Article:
John Denham

No. The new registered nurses are counted by a census that's carried out every year by the NHS. That is actually published trust by trust, and health authority by health authority. So actually I can't give you the hospital by hospital now. But that is published later so people can see how many nurses, how many of the nurse numbers have increased by in each hospital. So it's the absolute increase in the number of nurses, it's taking account of everybody who's retired, everybody who's left the profession. It's an absolute increase. And if anybody wants to know about their own hospital and what's happened to nursing numbers or doctors numbers over the last few years, that's public available information and that's where this increase figure comes from.

News Online Host

How often to you get asked that question then, where are the nurses?

John Denham

Well what people often say, you see, what people often say is look, we're still under a lot of pressure. That's really I think what lies behind the question. And of course that is absolutely true because the pressures on the NHS are also increasing. That's why we're not satisfied with what we have done so far. That's why we need more new, additional nurses over and above those we've already recruited.

News Online Host

Julie from Uckfield in East Sussex, has e-mailed us, she talks about exactly what you were just talking about, pressure. She says that she works as a community nurse and she finds that the level of stress in the team is at a record high. The amount of paperwork has increased over the past few years, taking time away from the patients. There's so much change in her team, a lot to do with merging with another trust, and so on, what are you going to do about giving them the time to be with patients 100 per cent?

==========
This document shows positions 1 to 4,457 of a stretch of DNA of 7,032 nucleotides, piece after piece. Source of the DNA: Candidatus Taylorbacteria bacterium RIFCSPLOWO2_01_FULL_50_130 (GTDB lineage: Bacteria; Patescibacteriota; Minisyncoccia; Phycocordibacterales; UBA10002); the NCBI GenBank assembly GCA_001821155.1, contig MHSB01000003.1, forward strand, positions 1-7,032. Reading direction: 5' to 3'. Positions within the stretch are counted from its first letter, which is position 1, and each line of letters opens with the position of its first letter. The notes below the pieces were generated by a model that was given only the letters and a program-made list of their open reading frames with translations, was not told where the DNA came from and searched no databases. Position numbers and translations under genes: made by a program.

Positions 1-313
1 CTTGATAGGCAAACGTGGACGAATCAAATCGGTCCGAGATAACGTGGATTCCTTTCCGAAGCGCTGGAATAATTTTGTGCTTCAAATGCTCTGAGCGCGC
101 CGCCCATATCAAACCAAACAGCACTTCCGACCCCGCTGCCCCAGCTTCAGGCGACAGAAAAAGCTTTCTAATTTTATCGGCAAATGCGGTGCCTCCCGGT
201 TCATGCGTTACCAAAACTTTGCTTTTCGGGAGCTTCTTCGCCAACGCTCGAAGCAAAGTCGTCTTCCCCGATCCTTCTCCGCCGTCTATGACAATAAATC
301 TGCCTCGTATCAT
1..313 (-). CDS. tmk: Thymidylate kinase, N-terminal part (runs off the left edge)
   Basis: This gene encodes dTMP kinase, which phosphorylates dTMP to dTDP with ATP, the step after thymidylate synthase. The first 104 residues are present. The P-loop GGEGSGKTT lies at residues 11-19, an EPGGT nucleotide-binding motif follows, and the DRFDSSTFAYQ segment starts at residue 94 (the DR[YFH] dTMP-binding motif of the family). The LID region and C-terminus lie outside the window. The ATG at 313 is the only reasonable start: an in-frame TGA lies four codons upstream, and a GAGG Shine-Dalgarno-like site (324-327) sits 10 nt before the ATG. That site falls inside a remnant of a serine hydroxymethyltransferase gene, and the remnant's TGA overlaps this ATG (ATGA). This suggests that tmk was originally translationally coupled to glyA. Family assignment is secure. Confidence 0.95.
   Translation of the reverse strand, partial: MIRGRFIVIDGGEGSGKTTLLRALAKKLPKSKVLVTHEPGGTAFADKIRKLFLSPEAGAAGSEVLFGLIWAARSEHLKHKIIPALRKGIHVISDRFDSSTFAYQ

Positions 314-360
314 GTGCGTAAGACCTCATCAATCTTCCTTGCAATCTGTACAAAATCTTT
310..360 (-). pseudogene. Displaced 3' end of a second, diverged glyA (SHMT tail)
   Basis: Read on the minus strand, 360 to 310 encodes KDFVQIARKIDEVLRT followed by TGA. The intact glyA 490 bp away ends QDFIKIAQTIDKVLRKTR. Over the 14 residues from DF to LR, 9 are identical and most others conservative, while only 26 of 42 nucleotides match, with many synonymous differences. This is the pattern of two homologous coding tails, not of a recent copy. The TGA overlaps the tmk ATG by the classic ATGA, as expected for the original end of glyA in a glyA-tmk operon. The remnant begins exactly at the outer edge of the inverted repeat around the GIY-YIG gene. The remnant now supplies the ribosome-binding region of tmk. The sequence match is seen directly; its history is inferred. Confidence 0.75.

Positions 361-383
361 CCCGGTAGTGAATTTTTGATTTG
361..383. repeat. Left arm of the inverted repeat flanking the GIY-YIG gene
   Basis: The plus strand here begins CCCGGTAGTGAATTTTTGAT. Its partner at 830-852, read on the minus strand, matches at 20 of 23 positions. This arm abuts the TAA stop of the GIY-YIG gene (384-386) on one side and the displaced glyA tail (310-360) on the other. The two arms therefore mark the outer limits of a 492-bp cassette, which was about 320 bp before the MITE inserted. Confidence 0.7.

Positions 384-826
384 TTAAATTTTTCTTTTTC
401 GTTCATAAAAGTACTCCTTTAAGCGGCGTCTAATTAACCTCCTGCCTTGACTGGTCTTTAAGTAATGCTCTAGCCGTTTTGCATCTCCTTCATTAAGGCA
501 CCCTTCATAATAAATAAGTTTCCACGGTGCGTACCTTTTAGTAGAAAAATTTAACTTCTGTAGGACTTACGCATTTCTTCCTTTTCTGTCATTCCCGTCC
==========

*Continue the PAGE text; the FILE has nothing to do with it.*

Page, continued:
John Denham

I think it is very important that we go systematically through the NHS and identify areas where unnecessary paperwork has been built up for whatever reason. We've just done that as a big exercise for GPS. I'm not saying taking it away from nurses, but I'm just saying that the most recent thing we've done is we sat down with GPs, we said let's go through the paperwork that you do and actually we've been able to strip out millions upon millions of hours of work by GPs on paperwork. And I want to make sure that we can do that in other areas of the NHS as well.

News Online Host

How are you going to sort of square this relationship between the private sector? Because Tony Earhardt from Manchester has e-mailed us and she says as a financial management trainee in the NHS, she would like to know how far the Labour Party if re-elected intends to use the private sector in delivering health care?

John Denham

People should be in no doubt about two things. One is we are absolutely committed to the idea that NHS treatment is free at the point of need. What we have done this last winter is to use the private sector where we are in a situation where the NHS have money but not the capacity to carry out the operations and rather than have people wait unnecessarily on the waiting lists those operations were paid for in the private sector. They were still NHS operations, the patients didn't have to pay, and that co-operation will continue. But nobody should be in any doubt, the NHS is going to be the predominant provider of NHS health care. We've got the biggest hospital building programme in the history of the NHS underway. Those are NHS hospitals that are being built.

News Online Host

Under the NHS plan you said that we should have this stand-off between the private and the public sector in the NHS.

John Denham